Lord Salisbury had his spies everywhere and Guido Fawkes was arrested, tortured and thrown into The Tower of London. Others took flight, riding 3 days up country, taking food and horses from the grand estates of Warwickshire. Catesby was shot at Holbeech House, Worcestershire. With others rounded up, they were brought back to London to be interrogated, found guilty of treason and finally, ten weeks later, hung drawn and quartered.

The presentation was excellent with old Maps and letters. A fire in the House of Lords in 1834 destroyed any chance of evidence which, with today's modern technology, would have been able to confirm some of the truth of this 405 year old story.

The Catesby family home is at Ashby St Ledgers, Northampton just off the A361. We recently discovered this lovely village on our way to the Crick Boat Show.

Angela Rose


Society Skittles Evening

 
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Members at the Phoenix Keith McKeown receives his prize Maureen Greenham and Alan Rose

Above left: Members enjoying their evening.

Above right: Keith McKeown receives the men's prize.

Right: Maureen Greenham and Alan Rose laugh over a tin of chocolates.

Another successful and enjoyable Society Skittles Evening was held at The Phoenix in Twyford on Friday 19 November. As always, we were able to attract a good crowd of members and guests (thirty in all).

We are grateful to Maureen Greenham for organising the whole event which followed the format of the competition held earlier in the year, that is no teams, just individual 'girls 'and 'boys'. Things were going quite well until Maureen announced that in the final round we would have to turn our backs on the skittles and bowl between our legs (not always a pretty sight!!!). The ladies competition was won by Maureen (who else) and the men's by Keith McKeown, who were awarded their prizes. Many congratulations to them. There were also booby prizes but I am too much of a gentleman to tell you who won those!

Maureen had organised the usual raffle - many thanks to those who donated the prizes.

It was a great evening, and all appeared to enjoy the food laid on by The Phoenix. Please keep your eye on the Newsletter for the announcement of the next Skittles Evening.

Paul Herbert


SCS Christmas/New Year Lunch

 
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Maureen Greenham says that the Christmas/New Year lunch, which is to be held at The Blue Hayes on Saturday 15 January, is now fully booked. She asks, "Please make your choices from the menu at the next meeting and pay your deposit or full payment then." If you are unable to get to the December meeting, please contact Maureen as soon as possible either by telephone 02380 406951 or email maureen.greenham@talktalk.net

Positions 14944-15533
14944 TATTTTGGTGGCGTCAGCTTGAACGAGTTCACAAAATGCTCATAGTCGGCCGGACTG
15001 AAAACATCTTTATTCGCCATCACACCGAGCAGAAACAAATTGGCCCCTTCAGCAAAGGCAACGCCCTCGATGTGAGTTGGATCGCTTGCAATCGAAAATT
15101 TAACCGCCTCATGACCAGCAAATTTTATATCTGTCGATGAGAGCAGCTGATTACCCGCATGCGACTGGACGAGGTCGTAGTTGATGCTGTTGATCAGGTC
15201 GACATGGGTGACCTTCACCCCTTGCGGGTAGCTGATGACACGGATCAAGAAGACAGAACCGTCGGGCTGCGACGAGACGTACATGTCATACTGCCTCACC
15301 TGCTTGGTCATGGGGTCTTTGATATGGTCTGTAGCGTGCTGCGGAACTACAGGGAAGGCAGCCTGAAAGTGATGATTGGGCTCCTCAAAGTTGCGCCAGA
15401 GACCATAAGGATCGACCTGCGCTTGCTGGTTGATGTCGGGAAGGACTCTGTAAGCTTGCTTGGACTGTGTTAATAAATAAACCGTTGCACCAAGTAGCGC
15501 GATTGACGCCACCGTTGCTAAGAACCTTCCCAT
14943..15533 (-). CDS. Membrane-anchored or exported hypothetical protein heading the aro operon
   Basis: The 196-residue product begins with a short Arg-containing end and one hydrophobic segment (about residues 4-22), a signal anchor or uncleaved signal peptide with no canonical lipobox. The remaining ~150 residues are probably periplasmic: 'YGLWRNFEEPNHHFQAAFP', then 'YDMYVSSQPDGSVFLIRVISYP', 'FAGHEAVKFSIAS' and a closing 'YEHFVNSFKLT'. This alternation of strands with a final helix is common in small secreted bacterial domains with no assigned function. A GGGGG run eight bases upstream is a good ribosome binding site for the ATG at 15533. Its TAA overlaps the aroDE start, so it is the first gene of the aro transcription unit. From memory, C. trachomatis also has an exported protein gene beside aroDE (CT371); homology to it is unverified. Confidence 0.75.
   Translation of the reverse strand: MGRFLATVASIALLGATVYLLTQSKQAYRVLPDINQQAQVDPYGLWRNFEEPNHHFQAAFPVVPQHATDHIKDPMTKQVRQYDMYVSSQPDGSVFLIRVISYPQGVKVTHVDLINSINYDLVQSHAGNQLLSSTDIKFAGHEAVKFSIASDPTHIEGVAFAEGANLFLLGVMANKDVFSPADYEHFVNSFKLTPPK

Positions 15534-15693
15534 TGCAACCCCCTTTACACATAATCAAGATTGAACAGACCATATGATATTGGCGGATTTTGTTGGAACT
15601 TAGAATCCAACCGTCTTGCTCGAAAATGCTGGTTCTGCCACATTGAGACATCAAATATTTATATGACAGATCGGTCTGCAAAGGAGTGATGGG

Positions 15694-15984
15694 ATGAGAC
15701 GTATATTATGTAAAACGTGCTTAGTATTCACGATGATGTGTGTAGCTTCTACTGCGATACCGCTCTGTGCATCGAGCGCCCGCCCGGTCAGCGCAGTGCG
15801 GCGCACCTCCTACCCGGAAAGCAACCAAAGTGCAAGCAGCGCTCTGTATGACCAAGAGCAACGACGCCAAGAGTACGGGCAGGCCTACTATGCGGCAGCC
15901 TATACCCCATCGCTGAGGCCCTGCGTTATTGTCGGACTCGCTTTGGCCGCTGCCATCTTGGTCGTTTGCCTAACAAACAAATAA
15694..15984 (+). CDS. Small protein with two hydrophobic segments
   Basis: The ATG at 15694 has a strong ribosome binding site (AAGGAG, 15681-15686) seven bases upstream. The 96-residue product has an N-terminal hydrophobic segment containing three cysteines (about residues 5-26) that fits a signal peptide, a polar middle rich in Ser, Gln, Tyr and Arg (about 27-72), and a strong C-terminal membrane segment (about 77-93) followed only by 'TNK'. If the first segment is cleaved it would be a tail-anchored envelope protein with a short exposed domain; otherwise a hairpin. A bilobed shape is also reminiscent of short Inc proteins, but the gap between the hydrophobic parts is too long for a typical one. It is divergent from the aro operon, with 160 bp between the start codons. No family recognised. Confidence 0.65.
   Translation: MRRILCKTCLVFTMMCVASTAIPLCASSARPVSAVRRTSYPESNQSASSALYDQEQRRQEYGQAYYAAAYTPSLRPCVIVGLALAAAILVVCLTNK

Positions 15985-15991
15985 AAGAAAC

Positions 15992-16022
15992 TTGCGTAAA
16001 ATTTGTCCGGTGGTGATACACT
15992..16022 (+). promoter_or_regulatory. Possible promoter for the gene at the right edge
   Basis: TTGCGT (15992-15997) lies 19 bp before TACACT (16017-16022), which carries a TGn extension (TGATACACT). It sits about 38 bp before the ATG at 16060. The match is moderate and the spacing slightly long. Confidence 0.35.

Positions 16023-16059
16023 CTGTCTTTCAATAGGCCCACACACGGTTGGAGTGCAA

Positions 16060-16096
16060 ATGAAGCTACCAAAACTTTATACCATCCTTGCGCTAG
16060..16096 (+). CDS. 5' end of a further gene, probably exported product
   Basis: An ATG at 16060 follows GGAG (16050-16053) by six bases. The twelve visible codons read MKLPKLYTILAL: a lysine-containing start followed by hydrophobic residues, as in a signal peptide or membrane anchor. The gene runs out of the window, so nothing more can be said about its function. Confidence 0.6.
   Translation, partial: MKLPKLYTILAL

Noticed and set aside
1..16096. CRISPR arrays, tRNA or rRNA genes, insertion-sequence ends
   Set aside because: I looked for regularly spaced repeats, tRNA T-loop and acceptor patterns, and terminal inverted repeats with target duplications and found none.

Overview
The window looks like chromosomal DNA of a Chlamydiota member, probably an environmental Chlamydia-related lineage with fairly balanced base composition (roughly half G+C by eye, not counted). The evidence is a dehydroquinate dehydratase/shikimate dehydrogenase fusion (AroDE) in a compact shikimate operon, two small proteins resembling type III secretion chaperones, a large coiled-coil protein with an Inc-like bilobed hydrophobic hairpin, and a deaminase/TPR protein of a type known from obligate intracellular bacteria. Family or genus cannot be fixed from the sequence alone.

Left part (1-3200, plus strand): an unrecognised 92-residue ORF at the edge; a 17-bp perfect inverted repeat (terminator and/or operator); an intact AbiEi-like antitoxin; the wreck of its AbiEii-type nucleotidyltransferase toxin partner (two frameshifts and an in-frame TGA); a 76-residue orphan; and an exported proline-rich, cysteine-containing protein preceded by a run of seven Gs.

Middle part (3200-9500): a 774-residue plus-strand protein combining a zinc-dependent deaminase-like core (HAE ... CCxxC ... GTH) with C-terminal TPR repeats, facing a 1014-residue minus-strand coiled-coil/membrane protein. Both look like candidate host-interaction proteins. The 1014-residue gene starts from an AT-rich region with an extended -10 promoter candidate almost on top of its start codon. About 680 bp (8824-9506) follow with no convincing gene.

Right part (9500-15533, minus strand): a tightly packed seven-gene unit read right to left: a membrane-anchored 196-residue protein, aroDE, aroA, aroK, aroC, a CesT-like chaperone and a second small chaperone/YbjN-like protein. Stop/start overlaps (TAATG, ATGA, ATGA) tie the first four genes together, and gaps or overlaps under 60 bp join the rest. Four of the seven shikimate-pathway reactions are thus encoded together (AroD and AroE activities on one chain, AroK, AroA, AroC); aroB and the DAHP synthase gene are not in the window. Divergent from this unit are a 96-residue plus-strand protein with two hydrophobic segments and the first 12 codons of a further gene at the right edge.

New Book on Southampton

 
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Book cover Our regular readers may remember that in March a request from Penny Legg, a Southampton based writer, was published in this Newsletter. She was appealing for help with material for a book she was producing about Southampton.

Members may be interested to know that this book, Southampton Then & Now, has recently been published. The city of Southampton has a rich heritage, which is uniquely reflected in this fascinating new compilation. Contrasting a rare selection of archive images with full-colour modern photographs, this book reveals the ever-changing faces and buildings of Southampton. Covering local landmarks, pubs and hotels, churches, parks, transport, work and leisure, this is a wide-ranging look at the city's colourful history. Inspiring fond memories in many, and revealing the Southampton of yesteryear to others, this volume will appeal to all who know and love the city.

Priced £12.99 this book should be in local bookshops and would make a good Christmas present.

Penny has also written another book, Haunted Southampton, which is due to be published in January. This collection of stories tells of the inexplicable occurrences and ghostly apparitions that have haunted residents of the city for centuries. From the Roman soldiers who pervade Bitterne Manor to the Grey Lady at the Royal Victoria Country Park, the site of a former military hospital, the city is host to spirits not yet departed who send a shiver down the spines of the living. No matter where you are in the city, incidents of unexplained phenomena have taken place nearby.


Request for Help

 
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Your editor recently received the email printed below from someone asking for some information about the past. I said that I would see if any of our members were in position to help. If you can help please let me know (contact details) and I will pass the information to Bill Saville.

Hi there,

A few old codgers (including me) were talking about all our yesterdays as we tend to do a lot these days.

We were reminiscing about the large baulks of timber that used to be in the sea just out side Portsmouth Dockyard in special pens for 'seasoning' we presumed.

One of our gang recalled a similar operation that took place just upstream of Northam Bridge. Southampton, for many years, where there was a large timber merchants. We are referring to the site adjacent to the bridge and opposite the old Southern Television Studios (Plaza Cinema?) - where Hampshire Tiles now operate. Whilst we can all remember the site - large black sheds with the timber pens in the river containing huge baulks of timber at 12" x 12" and 30' long - none of us can remember the name of the company.

I would be much obliged if any of your senior colleagues can recall the name and put our minds to rest.

Best wishes

Bill Saville